How would you feel if you meant to email the following message to a friend, but instead (in error) sent it to an international group of professionals working in your field? This actually happened to a woman who belongs to a “listserv” group that I regularly read. Her message went something like this (names and details changed to protect the guilty):
How about July 17th for our annual bbq? My husband away on the 24th weekend, and his ex is being awful so I’ve got his kids AND mine. (Major tensions there, will tell you about that in person.) Anyway, let me know if the 17th works for you, since I know you have your own family ‘issues’ on weekends. Oh, and did you ever find out what that rash is?
Poor Ann, she must have been mortified when she realized she’d sent a personal email to the entire group. Of course, she is not alone in having clicked send in error. Most of us have experienced that sinking feeling when we realized that there was something wrong with the content of an email message, or the person to whom we sent it.
Ann’s “trigger finger” on the send button is a perfect, real-life example of how easy it is to make mistakes with email. It’s such a powerful communication tool, but some of the very things that make it so great – speed and immediacy – are also reasons it’s so easy to misuse.
The incident prompted me to come up with what I think of as The Golden Rule of Email: Think Twice Before Hitting Send! It also prompted me to come up with my second Golden Rule (if we are allowed to have more than one): Phone Instead.
Obviously you don’t need to use the phone for every bit of personal or workplace communication you have during the course of a day. However, there are times when using the phone really might be more efficient, as in the following workplace example.
It’s 4 p.m. and you’ve spent half your afternoon agonizing over the wording of an email, re-writing and tweaking it; consequently you haven’t gotten to most of your “to do” list. Finally, you send the email. By then you’ve lost valuable work time (and energy), and most of the items on your list get pushed to the next day.
Perhaps, in this instance, picking up the phone and having a conversation might have been less time-consuming. (Unless, of course, there was a pressing reason for the communication to be in the form of an email.)
The truth is we’ve become so wedded to email messaging, we forget that there are times when it’s better to invoke Golden Rule #2 — Phone Instead. Although nothing is set in stone about emailing versus phoning, I think you’ll find the following points helpful when deciding which mode of communication to use.
- When you need to relay sensitive material. Lawyers are very leery about sending emails to clients, since there are times when emails may be used as evidence in court. But it pays to bear in mind; no matter what profession you work in there is no such thing as a “safe” email. If you are communicating sensitive information, whether it’s about a business transaction, or a client, or an employee, phone instead.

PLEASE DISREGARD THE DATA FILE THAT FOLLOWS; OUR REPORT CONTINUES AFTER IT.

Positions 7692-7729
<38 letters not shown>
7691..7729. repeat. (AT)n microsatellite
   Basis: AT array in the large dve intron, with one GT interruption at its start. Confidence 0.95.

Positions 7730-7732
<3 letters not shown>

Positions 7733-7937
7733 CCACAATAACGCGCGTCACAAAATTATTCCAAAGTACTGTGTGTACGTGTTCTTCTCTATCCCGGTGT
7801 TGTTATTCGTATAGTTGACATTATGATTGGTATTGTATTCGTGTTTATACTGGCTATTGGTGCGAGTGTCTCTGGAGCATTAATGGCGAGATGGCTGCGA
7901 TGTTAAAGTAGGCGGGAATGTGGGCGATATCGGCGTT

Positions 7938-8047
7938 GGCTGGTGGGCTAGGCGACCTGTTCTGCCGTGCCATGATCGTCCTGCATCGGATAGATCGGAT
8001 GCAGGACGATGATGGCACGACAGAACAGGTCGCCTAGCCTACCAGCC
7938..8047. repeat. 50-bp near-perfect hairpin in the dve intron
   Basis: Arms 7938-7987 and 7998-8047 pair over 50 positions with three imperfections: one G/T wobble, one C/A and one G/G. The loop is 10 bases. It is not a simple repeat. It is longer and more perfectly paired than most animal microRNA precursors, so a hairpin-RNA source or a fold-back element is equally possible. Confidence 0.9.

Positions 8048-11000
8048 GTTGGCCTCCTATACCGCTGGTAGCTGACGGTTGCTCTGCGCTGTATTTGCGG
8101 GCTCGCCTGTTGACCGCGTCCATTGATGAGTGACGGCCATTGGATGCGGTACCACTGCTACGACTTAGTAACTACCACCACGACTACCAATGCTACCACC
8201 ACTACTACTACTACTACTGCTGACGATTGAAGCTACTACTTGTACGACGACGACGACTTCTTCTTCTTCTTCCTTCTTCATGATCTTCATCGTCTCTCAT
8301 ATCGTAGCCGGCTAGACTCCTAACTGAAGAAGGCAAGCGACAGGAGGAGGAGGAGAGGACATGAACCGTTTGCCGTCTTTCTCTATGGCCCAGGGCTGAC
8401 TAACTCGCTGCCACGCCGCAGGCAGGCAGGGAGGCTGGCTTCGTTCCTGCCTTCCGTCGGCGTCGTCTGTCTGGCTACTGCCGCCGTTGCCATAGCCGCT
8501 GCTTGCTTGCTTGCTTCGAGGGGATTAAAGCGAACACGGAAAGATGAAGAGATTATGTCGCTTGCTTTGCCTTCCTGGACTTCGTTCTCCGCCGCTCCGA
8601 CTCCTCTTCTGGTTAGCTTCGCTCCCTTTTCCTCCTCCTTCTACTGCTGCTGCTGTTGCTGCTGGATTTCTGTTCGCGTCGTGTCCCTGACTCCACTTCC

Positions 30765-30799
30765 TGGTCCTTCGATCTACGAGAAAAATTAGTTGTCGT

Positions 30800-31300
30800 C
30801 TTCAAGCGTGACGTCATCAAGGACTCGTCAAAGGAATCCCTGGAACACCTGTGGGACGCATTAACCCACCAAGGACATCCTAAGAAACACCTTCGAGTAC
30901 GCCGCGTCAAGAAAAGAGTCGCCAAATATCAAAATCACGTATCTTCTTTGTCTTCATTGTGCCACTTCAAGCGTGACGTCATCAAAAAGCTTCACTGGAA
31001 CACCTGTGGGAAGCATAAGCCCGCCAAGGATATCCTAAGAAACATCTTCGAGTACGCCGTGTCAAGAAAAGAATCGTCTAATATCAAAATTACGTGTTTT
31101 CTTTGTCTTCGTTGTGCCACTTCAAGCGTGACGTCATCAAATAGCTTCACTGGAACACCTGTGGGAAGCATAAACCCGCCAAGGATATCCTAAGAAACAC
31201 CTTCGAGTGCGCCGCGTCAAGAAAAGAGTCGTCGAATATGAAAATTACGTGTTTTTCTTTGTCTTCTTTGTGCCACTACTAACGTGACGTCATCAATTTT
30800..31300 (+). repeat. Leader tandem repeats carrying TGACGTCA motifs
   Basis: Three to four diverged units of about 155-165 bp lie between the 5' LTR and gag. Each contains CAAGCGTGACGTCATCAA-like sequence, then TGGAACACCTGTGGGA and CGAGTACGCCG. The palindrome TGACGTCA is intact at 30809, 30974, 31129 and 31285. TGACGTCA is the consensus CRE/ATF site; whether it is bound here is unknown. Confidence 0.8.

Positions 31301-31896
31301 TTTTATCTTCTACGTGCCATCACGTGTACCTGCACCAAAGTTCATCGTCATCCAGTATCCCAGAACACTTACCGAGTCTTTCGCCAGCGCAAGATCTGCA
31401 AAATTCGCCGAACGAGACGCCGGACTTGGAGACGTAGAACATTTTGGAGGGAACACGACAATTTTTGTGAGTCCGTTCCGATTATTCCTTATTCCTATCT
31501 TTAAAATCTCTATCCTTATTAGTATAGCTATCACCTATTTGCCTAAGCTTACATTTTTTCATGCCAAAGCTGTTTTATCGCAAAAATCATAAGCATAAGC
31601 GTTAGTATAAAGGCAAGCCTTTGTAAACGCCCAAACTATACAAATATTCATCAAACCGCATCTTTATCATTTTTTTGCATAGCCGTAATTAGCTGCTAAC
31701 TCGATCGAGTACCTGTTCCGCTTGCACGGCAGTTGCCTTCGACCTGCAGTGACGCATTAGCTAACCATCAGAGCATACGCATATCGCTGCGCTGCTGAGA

- When you are meeting someone new. We’re so used to communicating via emailthat in this day and age, getting a phone call of introduction is a rare occurrence. It makes an impression that email simply cannot create. (If “cold calling” strikes fear in your heart, you may want to send an email first, then follow up with the call.)
- When you’re feeling emotional. As is often said, emails are not the best forum for communicating emotion. It’s easy for your intentions to be misread. Never email OR phone someone in a work situation when your emotions are running high; wait until you’ve cooled down. But if you do need to talk about an issue that is touchy for you, have a phone conversation where there can be give and take.
- When you don’t want a lasting record. There are times, in the workplace, when you might prefer to not “have it in writing.” For example, if you’re at the preliminary stages of a negotiation and you don’t want the wording in your emails to become the blueprint for the eventual agreement.
- When you want to get someone’s attention: If you’ve been emailing someone regularly and they are not responding, or their responses are unsatisfactory or incomplete (frequently true of Blackberry users), phoning is a better option. Even leaving a voice mail message can sometimes have a greater impact than one more email popping up in a person’s overflowing inbox.
Email can be fun, fast, and convenient. And as we all know, it’s absolutely essential in the workplace. But it’s just one of the communication tools you have at your disposal. Use it judiciously. Doing so will make for better communication with your colleagues, boss, or employees.
And remember my first Golden Rule. “Think Twice Before Sending!” Unless, of course, you don’t mind hundreds of colleagues around the world knowing about the tensions you have with your husband’s kids and his ex.